I think that’s a great story and a good example of the transformation that occurs when someone accepts Christ — the “renewing of the mind.” However, it is not, in my opinion, a justification for not addressing the issue of abortion in church and from the pulpit. Abortion is, plain and simple, the murder of a human being, albeit one that has not yet been born. Would any pastor argue that churches should avoid speaking out against murder? Of course not. Why, then, allow the culture’s pervasive efforts to define abortion as something other than murder to influence our willingness to stand firmly on the Scripture and state unequivocally that abortion is wrong? Billy Graham apparently once told Larry King, “I don’t get into these things like abortion,” suggesting that doing so might interfere with his main message of salvation. Of course salvation is the main message, and of course salvation will, hopefully, bring the renewing of the mind that caused the woman in Keller’s story to reexamine her previous beliefs about abortion, but that does not mean that we keep mum on the subject until after salvation. Franklin Roosevelt was unwilling to take a stand on civil rights issues during his presidency because he feared it would undermine the support he needed for his economic policies. Was that a reasonable justification for keeping silent on the discrimination that African Americans were facing? I think not.
WORLD‘s article reports that it conducted a random survey of forty pastors from seven different denominations within the National Association of Evangelicals. Interestingly, all forty said that life begins at conception and that pastors should preach against abortion. Despite that unanimous response, eighteen of the forty pastors had not preached on abortion in the past year and five more had never done so! Many of the pastors surveyed indicated that their churches work with or fund crisis pregnancy centers, provide pro-life information within their churches, participate in Right to Life marches or even–in 10% of the churches–picket abortion providers. That is all well and good but it is no substitute for addressing abortion from the pulpit.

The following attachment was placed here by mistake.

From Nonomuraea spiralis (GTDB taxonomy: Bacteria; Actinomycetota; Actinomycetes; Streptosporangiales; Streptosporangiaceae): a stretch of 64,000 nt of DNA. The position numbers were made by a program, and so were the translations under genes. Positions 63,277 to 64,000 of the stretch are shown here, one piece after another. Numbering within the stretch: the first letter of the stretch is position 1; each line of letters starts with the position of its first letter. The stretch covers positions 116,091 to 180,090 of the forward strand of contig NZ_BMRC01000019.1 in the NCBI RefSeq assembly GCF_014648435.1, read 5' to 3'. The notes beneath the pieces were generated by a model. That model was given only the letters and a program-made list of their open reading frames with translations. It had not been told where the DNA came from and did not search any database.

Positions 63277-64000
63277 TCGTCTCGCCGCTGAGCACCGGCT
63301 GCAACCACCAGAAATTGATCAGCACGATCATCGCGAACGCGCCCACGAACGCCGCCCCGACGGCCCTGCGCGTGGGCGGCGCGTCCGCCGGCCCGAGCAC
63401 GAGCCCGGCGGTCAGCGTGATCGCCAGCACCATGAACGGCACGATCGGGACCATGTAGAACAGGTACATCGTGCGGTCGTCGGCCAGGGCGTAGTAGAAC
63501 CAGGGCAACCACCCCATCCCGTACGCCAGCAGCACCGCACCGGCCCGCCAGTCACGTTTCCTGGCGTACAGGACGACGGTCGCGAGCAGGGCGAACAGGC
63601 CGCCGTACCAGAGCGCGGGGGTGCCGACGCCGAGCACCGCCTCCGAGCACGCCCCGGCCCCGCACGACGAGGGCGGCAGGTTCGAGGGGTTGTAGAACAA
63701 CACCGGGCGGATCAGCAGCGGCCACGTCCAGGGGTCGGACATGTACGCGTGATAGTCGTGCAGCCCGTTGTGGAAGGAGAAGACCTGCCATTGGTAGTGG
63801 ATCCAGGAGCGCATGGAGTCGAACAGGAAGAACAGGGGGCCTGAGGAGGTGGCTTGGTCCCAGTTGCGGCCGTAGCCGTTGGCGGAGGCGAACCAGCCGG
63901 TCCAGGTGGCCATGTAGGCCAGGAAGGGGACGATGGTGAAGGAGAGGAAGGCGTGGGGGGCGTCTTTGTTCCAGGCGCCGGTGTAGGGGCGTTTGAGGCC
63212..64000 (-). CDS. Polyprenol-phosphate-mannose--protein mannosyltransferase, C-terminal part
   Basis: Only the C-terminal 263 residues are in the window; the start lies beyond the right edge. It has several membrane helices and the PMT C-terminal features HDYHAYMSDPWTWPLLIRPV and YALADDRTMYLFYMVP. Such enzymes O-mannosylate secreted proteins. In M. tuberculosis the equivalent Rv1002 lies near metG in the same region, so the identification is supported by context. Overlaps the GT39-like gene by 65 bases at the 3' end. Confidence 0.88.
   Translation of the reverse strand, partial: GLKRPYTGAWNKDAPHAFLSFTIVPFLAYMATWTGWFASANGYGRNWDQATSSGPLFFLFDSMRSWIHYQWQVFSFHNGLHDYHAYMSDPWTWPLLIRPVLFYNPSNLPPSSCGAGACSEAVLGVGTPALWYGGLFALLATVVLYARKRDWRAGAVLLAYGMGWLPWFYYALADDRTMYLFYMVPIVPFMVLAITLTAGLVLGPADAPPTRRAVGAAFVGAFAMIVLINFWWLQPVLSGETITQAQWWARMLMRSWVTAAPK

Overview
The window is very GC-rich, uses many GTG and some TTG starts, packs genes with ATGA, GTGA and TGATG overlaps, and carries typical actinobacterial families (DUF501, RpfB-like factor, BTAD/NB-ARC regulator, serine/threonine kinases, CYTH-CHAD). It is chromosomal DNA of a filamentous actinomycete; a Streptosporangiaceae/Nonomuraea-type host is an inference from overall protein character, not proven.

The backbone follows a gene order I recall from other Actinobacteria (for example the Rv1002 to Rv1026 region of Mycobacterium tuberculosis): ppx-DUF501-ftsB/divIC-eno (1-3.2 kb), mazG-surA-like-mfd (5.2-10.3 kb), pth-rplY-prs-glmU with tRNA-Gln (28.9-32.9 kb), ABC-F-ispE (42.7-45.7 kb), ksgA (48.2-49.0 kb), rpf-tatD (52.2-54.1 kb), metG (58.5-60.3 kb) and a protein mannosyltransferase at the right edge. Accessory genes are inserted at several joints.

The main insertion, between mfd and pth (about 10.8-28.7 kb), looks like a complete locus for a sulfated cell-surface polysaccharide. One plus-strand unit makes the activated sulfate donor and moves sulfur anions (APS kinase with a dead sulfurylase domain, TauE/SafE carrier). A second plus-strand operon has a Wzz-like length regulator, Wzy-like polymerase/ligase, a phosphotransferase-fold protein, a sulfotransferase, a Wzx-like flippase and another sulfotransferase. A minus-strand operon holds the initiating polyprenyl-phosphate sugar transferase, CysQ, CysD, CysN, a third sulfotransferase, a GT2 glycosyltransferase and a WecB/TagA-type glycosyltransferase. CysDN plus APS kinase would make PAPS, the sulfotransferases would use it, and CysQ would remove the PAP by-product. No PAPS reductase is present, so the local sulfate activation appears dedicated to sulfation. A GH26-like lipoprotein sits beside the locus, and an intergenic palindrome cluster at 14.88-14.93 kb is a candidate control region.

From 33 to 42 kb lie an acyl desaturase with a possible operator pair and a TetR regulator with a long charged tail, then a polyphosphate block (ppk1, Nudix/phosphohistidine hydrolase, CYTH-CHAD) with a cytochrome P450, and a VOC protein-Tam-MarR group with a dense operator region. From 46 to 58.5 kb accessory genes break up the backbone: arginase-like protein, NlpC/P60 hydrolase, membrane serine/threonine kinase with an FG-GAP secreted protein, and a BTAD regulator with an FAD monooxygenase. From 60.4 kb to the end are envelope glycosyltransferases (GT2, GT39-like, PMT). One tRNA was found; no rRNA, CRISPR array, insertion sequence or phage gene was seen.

One reason suggested within the WORLD article for the reluctance of pastors to address abortion is the impact it may have on giving within their churches. Another reason is the possibility of offending influential church members. Might I respectfully point out that the Bible itself is offensive? R.C. Sproul recounts creating materials to help pastors and churches address abortion several years ago. The response Sproul received was overwhelmingly consistent, he says. “It was like a broken record. Pastors said, ‘I can’t use this material. It will split our church.'”